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October 26, 2014

Ebola Cases Top 10,000

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Is Boko Haram Able To Make Peace?

Boko Haram Chibok Video
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St. Louis Cop Shot Vonderrit Myers 6 Times In Back Of Legs: Family Autopsy

Vonderrit Myers
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This Is What Pollution Looks Like In Your World

Pollution Callout
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Beyond 42: Jackie Robinson and the Quest for Racial Justice

Jackie Robinson 42
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Ferguson Investigation To Be Completed In Coming Months, Attorney General Says

Michael Brown
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Lupita Nyong'o Seeks Preservation Of Virginia Slave-Trade History

Lupita Nyongo
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12 Reasons Writer Jamaica Kincaid Is A Total Badass

Jamaica Kincaid
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A Racial Disparity Among Working Artists

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The DEA Once Turned A 14-Year-Old Into A Drug Kingpin. Welcome To The War On Drugs

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Will Judge Jump Into Fight Over Georgia Voter Registration?

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Amnesty: Ferguson Police Committed Human Rights Abuses

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Entire School Holds Early Graduation For Teen With Cancer

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Current And Former NFL Players Say 'No More' To Domestic Violence

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Alarming Actions Of School Officials Allowed Academic Fraud

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5 Things About Slavery You Probably Didn't Learn In Social Studies

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Report: Chicago Police Are Getting Away With Brutality

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New Orleans Biennial 'Prospect 3' Leads The Way In Diversity

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NYC Doctor Tests Positive For Ebola

New York City
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Young People Show World There's More To Haiti Than Poverty

Women Artist Haiti
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Industry Group Tries To Rally Black Caucus Against Solar Incentives

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Trump Rips 'Reckless' NYC Ebola Doc, Demands Obama Resign

Donald Trump
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Ferguson Protester: Things Will 'Never Be The Same' If Darren Wilson Isn't Indicted

Ferguson
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Chris Paul: Becoming A Mentor Like The Ones Who Helped Me Succeed

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Do Toni Morrison's Papers Belong At Princeton Or Howard?

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Americans Are Really Confused About Which African Countries Have Ebola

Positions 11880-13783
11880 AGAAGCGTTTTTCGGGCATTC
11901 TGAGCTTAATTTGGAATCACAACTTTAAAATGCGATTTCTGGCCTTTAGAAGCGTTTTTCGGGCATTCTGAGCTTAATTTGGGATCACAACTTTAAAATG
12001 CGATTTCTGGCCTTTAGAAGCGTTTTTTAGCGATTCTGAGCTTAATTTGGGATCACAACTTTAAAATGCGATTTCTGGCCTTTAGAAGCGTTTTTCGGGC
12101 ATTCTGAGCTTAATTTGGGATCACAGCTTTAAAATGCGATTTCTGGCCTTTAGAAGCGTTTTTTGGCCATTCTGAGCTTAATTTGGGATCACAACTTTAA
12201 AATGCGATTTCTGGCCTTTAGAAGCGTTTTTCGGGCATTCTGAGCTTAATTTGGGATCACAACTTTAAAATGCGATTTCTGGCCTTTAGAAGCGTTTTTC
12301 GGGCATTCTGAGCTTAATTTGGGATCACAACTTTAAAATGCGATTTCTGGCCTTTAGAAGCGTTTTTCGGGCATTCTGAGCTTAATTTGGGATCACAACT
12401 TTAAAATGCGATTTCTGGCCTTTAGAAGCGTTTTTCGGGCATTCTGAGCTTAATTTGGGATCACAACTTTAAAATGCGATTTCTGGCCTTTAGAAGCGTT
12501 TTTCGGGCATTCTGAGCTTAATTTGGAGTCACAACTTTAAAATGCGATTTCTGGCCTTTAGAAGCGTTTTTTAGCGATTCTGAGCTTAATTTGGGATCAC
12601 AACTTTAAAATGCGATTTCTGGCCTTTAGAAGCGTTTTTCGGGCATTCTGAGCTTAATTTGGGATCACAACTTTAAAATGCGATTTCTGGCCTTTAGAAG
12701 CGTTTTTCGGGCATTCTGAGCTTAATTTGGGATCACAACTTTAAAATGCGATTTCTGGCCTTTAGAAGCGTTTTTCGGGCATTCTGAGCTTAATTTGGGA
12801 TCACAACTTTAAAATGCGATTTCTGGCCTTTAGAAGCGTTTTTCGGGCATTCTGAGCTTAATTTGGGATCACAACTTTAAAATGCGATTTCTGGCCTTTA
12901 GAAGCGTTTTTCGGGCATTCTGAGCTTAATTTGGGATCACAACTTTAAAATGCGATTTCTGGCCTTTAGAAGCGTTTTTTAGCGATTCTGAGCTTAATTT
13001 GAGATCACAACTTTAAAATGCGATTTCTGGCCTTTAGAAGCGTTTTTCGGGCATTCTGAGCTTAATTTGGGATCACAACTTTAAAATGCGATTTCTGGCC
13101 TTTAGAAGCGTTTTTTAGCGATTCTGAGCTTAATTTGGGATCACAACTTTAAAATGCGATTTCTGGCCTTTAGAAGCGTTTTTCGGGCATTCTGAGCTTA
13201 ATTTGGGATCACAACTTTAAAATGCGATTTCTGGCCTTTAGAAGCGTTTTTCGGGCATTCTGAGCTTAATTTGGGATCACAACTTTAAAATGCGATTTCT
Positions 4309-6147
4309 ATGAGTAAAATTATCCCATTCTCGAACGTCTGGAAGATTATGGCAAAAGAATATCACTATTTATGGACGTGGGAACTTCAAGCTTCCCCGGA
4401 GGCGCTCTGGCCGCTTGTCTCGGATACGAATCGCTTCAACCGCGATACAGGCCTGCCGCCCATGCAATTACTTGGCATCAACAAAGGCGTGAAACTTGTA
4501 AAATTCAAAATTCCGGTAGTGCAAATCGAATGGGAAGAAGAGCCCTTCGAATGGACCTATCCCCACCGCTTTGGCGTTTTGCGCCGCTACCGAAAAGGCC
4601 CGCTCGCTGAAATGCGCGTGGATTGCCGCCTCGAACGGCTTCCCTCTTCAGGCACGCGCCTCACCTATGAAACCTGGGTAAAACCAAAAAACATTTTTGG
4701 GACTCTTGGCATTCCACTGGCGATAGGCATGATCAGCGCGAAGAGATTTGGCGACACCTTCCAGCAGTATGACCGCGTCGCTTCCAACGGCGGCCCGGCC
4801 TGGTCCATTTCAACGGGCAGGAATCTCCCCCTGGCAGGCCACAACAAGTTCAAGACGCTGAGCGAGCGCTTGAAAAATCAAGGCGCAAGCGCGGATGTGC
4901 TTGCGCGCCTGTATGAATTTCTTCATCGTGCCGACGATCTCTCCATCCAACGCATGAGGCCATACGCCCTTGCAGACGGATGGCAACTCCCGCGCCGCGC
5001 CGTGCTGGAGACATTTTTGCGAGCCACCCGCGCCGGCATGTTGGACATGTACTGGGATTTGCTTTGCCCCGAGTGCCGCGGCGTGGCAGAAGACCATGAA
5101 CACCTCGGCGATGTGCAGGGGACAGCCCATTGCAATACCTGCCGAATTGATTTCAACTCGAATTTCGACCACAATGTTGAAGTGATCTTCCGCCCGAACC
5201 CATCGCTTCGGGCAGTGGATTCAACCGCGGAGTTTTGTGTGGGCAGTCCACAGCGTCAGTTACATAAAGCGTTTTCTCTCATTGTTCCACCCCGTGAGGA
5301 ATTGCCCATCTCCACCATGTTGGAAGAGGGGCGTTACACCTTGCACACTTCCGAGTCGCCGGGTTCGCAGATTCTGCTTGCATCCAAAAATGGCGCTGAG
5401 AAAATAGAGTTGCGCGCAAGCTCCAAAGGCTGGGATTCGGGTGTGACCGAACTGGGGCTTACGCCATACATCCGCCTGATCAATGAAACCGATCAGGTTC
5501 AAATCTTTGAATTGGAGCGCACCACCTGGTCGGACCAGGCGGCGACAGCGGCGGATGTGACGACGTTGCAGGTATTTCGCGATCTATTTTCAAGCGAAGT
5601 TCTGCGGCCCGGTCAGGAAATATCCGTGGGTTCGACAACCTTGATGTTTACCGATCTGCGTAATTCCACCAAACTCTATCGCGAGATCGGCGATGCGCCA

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12 Of The Sketchiest Things The DEA Has Ever Done (That We Know Of)

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Mo'ne Davis' Chevy Ad Will Leave You With A Lump In Your Throat

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No Plea Deal In FAMU Hazing Death Trial

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30 Numbers That Prove Domestic Violence Is An American Epidemic

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Darren Wilson's Lawyers Say They're Not Responsible For Leaks

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The Quiet Beauty Of Getting Ready Every Morning

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8 Super Weird Things You Didn't Know About Halloween

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Tommy Davidson Weighs In On Hannibal Buress' Bill Cosby Takedown

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'How To Get Away With Murder' Recap: What Would Annalise Keating Do?

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Adam Sandler Gets Animated About Shaq's Penis

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Why Jasmine Guy Used That Accent On 'A Different World'

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Amber Rose Tweets Sweet Message To Wiz Khalifa After Split

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Dave Chappelle And Paul McCartney Are Killing Wyatt Cenac's Career

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Halle Berry Wants You To Take Your Clothes Off

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Comedian's Idea For New Redskins Logo: A Sunburnt White Person

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Marching Band Covers Beyoncé's 'Single Ladies,' Deserves A Ring On It

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Kanye West Takes Kim Kardashian On Surprise Birthday Getaway

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Zoe Saldana Wants This Word To Disappear

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Alfonso Ribeiro Injured Doing The Carlton Dance

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CaCee Cobb And Donald Faison Expecting Second Child

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Revisit The Grit And Glamour Of '70s and '80s NYC

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Exploring The Graffiti Hidden In New York's Abandoned Military Base

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Hannibal Buress Opens Up About Bill Cosby Rape Jokes

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Tyler Perry: Hosting Own Show on TBS

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With the release of his forthcoming film, 'I Can Do Bad All By Myself,' little more than a week away, media maverick Tyler Perry has plans to use his home network station, TBS, as the ultimate marketing tool.

On Sept. 9, the network, in addition to Perry's Atlanta-based studios, will televise a one-hour special, titled 'The Tyler Perry Show,' to help showcase the film's stars, which include Oscar nominee Taraji P. Henson; Image Award-nominee Adam Rodriguez; and Grammy-winning artists Gladys Knight, Marvin Winans and Mary J. Blige.